Sex and Sport vs. LV Adaption to Exercise
What are the effects of different types of exercise on left ventricular (LV) geometry among female and male athletes?
A cohort of 1,083 healthy, elite, white athletes (41% female; mean age 21.8 ± 5.7 years) was assessed with electrocardiogram and echocardiogram. LV geometry was classified into four groups based on relative wall thickness (RWT) and LV mass (LVM) per European and American Society of Echocardiography guidelines: normal (normal LVM/normal RWT), concentric hypertrophy (increased LVM/increased RWT), eccentric hypertrophy (increased LVM/normal RWT), and concentric remodeling (normal LVM/increased RWT).
Athletes were engaged in 40 different sporting disciplines with similar participation rates among men and women with respect to the type of exercise. Females exhibited lower LVM (83 ± 17 g/m2 vs. 101 ± 21 g/m2; p < 0.001) and RWT (0.35 ± 0.05 vs. 0.36 ± 0.05; p < 0.001) compared with male athletes. Females also demonstrated lower absolute LV dimensions (49 ± 4 mm vs. 54 ± 5 mm; p < 0.001), but following correction for body surface area, the indexed LV dimensions were greater in females (28.6 ± 2.7 mm/m2 vs. 27.2 ± 2.7 mm/m2; p < 0.001). Most athletes had normal LV geometry. A greater proportion of females competing in a dynamic sport exhibited eccentric hypertrophy compared with males (22% vs. 14%; p < 0.001). In this subgroup, only 4% of females compared with 15% of males demonstrated concentric hypertrophy/remodeling (p < 0.001).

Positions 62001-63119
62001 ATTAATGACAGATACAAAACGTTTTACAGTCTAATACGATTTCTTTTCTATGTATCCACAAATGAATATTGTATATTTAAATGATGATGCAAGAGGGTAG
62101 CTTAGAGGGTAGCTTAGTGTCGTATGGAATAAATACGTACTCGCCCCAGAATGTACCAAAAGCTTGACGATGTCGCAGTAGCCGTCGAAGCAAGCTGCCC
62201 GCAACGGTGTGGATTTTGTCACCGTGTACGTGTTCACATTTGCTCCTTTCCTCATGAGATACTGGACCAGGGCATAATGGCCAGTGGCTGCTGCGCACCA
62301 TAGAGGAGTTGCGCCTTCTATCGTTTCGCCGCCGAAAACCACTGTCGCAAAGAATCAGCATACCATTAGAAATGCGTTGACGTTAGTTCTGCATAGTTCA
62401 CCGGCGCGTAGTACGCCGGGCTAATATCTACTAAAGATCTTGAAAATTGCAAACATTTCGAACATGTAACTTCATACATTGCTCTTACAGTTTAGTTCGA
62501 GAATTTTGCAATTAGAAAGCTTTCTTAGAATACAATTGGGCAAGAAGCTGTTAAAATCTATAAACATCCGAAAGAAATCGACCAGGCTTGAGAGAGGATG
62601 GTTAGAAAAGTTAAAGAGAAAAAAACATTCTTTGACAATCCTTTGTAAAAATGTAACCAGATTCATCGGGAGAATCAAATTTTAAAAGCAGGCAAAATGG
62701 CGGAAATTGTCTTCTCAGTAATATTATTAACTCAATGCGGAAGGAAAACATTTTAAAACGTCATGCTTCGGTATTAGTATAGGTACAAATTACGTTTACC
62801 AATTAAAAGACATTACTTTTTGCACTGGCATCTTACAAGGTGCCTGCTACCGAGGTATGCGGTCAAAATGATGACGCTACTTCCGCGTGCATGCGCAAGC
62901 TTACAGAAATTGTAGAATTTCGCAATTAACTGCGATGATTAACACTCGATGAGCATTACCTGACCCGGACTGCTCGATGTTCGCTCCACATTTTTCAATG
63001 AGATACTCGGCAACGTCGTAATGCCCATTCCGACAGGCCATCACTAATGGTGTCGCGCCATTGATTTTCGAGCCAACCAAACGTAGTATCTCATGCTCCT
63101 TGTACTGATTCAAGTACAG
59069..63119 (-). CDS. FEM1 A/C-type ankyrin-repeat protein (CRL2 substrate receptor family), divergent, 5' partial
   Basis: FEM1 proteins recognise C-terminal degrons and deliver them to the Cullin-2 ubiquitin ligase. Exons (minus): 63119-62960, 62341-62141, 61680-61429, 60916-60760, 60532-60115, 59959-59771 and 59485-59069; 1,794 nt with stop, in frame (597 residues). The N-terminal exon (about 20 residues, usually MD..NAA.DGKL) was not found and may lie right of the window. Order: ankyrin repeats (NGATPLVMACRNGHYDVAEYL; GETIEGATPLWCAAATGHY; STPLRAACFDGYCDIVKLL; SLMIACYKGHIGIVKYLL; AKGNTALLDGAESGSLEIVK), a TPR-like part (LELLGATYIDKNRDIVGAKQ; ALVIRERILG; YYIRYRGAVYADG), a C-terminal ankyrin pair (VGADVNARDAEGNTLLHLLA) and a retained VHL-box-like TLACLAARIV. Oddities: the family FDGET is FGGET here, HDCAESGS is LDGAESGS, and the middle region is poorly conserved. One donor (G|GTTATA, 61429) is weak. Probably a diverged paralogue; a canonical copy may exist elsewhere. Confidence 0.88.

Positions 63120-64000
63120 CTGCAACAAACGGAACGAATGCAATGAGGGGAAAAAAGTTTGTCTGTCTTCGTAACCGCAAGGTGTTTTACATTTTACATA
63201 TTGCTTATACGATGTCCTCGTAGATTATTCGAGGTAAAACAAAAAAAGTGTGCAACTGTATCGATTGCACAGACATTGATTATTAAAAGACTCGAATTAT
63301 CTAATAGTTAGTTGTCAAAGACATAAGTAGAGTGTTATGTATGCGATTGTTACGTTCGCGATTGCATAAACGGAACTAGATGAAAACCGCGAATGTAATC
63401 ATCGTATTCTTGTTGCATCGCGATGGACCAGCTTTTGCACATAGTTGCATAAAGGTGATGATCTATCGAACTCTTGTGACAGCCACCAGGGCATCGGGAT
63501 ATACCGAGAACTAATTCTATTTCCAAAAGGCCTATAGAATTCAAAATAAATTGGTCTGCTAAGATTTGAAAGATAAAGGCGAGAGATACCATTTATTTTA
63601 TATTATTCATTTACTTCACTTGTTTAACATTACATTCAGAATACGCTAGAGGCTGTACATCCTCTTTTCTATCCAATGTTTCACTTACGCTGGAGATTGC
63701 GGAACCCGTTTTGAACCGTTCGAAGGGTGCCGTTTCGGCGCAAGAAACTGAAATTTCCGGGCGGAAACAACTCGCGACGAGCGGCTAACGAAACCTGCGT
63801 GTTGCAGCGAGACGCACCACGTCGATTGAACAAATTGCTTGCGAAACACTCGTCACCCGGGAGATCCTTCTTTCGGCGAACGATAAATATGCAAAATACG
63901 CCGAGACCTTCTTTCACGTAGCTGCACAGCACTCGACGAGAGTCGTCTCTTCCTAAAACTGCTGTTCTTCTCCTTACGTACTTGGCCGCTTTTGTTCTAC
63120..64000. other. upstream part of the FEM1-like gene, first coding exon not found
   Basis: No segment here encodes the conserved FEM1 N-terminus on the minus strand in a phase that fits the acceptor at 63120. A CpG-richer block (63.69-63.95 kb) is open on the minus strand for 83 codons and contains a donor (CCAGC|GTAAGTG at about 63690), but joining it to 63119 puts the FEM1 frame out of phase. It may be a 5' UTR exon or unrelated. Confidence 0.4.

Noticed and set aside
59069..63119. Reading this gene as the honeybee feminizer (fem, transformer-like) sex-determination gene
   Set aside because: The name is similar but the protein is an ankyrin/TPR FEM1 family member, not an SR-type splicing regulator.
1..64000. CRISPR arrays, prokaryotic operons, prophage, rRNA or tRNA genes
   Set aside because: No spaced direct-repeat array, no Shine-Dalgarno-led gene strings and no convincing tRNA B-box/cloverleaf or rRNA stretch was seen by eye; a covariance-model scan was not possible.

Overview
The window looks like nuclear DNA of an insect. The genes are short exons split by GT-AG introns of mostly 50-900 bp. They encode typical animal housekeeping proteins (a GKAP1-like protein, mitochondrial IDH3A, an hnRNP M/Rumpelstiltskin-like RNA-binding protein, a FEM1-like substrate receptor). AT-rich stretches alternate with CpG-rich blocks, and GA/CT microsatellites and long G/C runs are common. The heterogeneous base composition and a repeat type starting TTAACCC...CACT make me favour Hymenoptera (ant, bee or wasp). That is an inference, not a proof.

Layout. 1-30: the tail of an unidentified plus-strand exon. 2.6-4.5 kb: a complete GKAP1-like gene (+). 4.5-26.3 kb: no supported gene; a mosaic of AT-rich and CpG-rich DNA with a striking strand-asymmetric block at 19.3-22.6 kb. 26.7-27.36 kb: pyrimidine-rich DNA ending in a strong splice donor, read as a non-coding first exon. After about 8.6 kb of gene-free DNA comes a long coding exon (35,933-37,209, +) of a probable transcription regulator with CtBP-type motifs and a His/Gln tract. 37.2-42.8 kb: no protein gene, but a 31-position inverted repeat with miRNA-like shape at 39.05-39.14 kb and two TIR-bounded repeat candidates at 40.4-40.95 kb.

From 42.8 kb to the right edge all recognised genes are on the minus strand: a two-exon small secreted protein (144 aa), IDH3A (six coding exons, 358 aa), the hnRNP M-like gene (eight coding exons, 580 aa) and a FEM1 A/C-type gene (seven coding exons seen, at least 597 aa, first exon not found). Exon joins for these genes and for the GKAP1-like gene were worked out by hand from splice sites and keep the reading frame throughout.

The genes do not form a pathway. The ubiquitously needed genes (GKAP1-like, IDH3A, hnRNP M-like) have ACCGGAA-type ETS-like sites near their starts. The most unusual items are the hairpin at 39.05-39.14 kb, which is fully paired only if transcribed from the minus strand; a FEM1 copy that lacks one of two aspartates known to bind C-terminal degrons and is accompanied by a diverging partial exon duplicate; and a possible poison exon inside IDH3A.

Highly trained athletes generally have normal LV geometry. However, female athletes participating in a dynamic sport often exhibit eccentric hypertrophy. Although concentric remodeling or hypertrophy in male athletes engaged in a dynamic sport is relatively common, it is rare in female athletes and may be a marker of disease in a symptomatic athlete.
Data on sex-specific changes in LV remodeling among athletes are rare. These data suggest that female athletes exhibit smaller increases in LV wall thickness compared with male athletes. Evidence of significant concentric remodeling or hypertrophy in a male athlete engaged in a dynamic sport might be more likely to represent normal LV adaption than the same findings in a female athlete.
Clinical Topics: Diabetes and Cardiometabolic Disease, Heart Failure and Cardiomyopathies, Noninvasive Imaging, Prevention, Sports and Exercise Cardiology, Echocardiography/Ultrasound, Exercise, Sports and Exercise and Imaging
Keywords: Athletes, Body Surface Area, Diagnostic Imaging, Echocardiography, Electrocardiography, Exercise, Hypertrophy, Secondary Prevention, Sports, Ventricular Remodeling
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